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The profile of a relational structure

Cameron, P (QMUL)
Tuesday 24 June 2008, 16:20-17:00

Meeting Room 3, CMS


A relational structure is a set carrying a collection of relations with specified arities. Graphs, partial orders, circular orders, etc. are examples. The age of an infinite relational structure is the class of all finite structures embeddable into it, and the profile is the sequence (f0,f1,f2,...), where fn is the number of n-element structures in the age, up to isomorphism.

Quite a lot is known about the rate of growth of the profile; much less about "local" inequalities relating individual values of fn for different n. It is known that fn<=f{n+1}. There are two proofs, one using finite combinatorics and linear algebra, the other using Ramsey's Theorem.

There is a commutative associative graded algebra, the age algebra, whose Hilbert series is the generating function of the profile. Recently, Maurice Pouzet showed that, if the age of R cannot be made smaller by deleting a point, then the age algebra is an integral domain. It follows, using dimension theory, that f{m+n}>=fm+fn-1. A further conjecture on the age algebra would imply that, under the same assumption, g{m+n}>=gm+gn-1, where gn=f{n+1}-fn.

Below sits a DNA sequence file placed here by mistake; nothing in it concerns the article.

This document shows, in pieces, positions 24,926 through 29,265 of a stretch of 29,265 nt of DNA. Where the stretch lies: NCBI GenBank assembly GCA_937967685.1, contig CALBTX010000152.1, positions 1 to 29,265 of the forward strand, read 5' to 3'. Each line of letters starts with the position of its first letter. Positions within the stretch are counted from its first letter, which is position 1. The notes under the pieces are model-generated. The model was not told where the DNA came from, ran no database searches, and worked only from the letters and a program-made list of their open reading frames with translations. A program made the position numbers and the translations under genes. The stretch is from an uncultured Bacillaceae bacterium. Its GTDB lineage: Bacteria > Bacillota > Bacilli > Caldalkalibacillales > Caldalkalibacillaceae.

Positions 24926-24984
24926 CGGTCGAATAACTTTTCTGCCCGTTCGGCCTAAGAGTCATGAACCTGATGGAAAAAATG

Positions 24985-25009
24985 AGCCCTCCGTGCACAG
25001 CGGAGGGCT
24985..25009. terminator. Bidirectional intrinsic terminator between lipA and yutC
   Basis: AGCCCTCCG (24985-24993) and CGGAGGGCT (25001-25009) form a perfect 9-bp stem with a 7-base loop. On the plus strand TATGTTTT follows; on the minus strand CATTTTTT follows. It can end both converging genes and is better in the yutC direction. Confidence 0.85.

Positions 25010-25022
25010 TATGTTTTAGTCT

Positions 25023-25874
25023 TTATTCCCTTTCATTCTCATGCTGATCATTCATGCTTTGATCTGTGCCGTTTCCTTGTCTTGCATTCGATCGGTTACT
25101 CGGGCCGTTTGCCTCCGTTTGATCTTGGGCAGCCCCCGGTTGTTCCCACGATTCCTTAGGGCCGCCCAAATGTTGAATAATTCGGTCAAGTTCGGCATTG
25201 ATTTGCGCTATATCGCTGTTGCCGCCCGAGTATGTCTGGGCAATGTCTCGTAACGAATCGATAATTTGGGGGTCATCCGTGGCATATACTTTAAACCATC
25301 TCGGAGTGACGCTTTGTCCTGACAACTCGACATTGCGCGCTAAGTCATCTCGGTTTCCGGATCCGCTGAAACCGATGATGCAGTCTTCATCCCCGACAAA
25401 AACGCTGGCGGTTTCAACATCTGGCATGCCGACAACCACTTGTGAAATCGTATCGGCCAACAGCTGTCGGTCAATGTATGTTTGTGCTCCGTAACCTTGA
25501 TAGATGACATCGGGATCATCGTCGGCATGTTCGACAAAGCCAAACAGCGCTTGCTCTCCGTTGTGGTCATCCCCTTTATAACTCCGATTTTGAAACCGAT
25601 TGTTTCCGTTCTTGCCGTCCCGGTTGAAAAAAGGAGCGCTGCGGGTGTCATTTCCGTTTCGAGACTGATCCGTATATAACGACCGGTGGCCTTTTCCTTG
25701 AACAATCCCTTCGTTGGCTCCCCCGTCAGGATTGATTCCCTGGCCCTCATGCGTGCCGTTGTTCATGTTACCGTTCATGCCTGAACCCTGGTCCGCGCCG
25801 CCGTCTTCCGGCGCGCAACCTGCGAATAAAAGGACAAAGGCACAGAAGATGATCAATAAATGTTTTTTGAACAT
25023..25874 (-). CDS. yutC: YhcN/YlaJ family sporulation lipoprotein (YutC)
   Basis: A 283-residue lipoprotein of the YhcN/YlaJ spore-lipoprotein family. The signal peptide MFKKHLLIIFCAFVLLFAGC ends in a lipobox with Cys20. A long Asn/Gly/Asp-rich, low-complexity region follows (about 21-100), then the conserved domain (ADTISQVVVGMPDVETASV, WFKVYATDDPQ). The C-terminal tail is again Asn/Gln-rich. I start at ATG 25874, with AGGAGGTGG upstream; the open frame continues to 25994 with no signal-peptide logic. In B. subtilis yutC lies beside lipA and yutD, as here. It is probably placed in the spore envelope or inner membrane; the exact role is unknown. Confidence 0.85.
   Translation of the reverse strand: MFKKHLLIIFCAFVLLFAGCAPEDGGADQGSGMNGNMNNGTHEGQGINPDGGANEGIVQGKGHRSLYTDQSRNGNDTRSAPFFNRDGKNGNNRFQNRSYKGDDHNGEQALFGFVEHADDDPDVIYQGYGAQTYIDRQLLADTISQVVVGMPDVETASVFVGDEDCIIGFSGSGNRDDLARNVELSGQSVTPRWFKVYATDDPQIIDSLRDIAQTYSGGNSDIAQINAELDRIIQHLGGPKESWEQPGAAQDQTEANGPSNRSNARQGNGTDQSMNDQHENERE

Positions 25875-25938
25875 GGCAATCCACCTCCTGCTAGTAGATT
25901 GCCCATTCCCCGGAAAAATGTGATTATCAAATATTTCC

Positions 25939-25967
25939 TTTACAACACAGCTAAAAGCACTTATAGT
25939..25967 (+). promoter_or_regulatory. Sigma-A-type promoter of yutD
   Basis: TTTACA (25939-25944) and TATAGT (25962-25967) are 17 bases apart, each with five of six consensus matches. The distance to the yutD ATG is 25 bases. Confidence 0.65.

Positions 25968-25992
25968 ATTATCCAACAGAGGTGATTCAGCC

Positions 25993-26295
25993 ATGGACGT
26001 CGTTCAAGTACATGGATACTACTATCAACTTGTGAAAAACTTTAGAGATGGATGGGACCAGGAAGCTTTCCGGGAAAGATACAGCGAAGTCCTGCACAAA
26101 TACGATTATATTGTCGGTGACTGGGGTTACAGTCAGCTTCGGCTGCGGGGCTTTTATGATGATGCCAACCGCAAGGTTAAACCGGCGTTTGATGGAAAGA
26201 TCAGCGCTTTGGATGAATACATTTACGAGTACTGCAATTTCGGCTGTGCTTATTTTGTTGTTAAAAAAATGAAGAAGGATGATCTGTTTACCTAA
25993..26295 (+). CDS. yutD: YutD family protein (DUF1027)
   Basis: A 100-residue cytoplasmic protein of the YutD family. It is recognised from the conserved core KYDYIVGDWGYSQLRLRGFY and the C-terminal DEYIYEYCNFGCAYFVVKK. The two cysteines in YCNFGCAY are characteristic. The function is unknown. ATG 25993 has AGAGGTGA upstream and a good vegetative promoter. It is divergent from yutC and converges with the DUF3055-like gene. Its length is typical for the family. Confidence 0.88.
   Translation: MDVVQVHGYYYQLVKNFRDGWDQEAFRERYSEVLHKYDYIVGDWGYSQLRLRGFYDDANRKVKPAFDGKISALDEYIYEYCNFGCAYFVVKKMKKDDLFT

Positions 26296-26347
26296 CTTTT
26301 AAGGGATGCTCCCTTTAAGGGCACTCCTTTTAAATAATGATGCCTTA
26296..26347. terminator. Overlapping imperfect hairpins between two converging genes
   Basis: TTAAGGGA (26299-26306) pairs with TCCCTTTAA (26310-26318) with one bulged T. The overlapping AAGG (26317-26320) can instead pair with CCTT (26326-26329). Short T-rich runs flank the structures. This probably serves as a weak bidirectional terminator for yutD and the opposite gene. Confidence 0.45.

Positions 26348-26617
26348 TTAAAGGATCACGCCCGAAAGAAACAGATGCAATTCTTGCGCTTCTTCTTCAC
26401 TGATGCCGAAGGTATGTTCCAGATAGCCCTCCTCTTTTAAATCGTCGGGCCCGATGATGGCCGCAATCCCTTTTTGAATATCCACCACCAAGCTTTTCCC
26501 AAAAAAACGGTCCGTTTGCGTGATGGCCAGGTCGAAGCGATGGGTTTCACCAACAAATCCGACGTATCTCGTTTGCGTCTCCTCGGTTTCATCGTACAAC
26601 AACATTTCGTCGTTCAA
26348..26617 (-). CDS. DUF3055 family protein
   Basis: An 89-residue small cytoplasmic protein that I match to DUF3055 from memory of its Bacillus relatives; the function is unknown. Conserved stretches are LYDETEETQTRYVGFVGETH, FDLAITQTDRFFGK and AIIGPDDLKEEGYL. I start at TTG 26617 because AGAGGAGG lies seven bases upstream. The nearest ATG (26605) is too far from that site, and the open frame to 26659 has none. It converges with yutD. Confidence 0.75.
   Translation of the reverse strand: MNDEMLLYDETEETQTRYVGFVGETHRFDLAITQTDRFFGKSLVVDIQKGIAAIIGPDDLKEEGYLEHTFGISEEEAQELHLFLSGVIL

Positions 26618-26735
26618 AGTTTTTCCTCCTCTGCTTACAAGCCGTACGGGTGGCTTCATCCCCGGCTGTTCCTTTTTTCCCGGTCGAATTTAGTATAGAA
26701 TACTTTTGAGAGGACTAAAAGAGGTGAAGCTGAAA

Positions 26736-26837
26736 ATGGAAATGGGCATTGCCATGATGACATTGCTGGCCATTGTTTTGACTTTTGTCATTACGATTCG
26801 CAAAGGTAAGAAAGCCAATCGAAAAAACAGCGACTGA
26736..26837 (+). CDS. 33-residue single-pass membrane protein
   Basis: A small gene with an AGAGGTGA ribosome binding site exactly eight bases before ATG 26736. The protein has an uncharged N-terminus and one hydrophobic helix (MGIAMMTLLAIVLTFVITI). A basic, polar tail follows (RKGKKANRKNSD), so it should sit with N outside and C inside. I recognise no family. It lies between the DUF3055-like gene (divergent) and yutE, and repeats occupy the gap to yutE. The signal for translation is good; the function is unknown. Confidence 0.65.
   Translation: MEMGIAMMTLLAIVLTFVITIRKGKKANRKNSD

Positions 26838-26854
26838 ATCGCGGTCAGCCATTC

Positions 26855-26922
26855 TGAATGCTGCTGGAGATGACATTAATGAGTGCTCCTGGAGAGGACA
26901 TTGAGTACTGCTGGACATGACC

All these results apply to the situation where G is an infinite permutation group on a set Omega, and fn is the number of G-orbits on the set of n-element subsets of Omega. The assumption in the preceding paragraph translates into the condition that G has no finite orbits on Omega.


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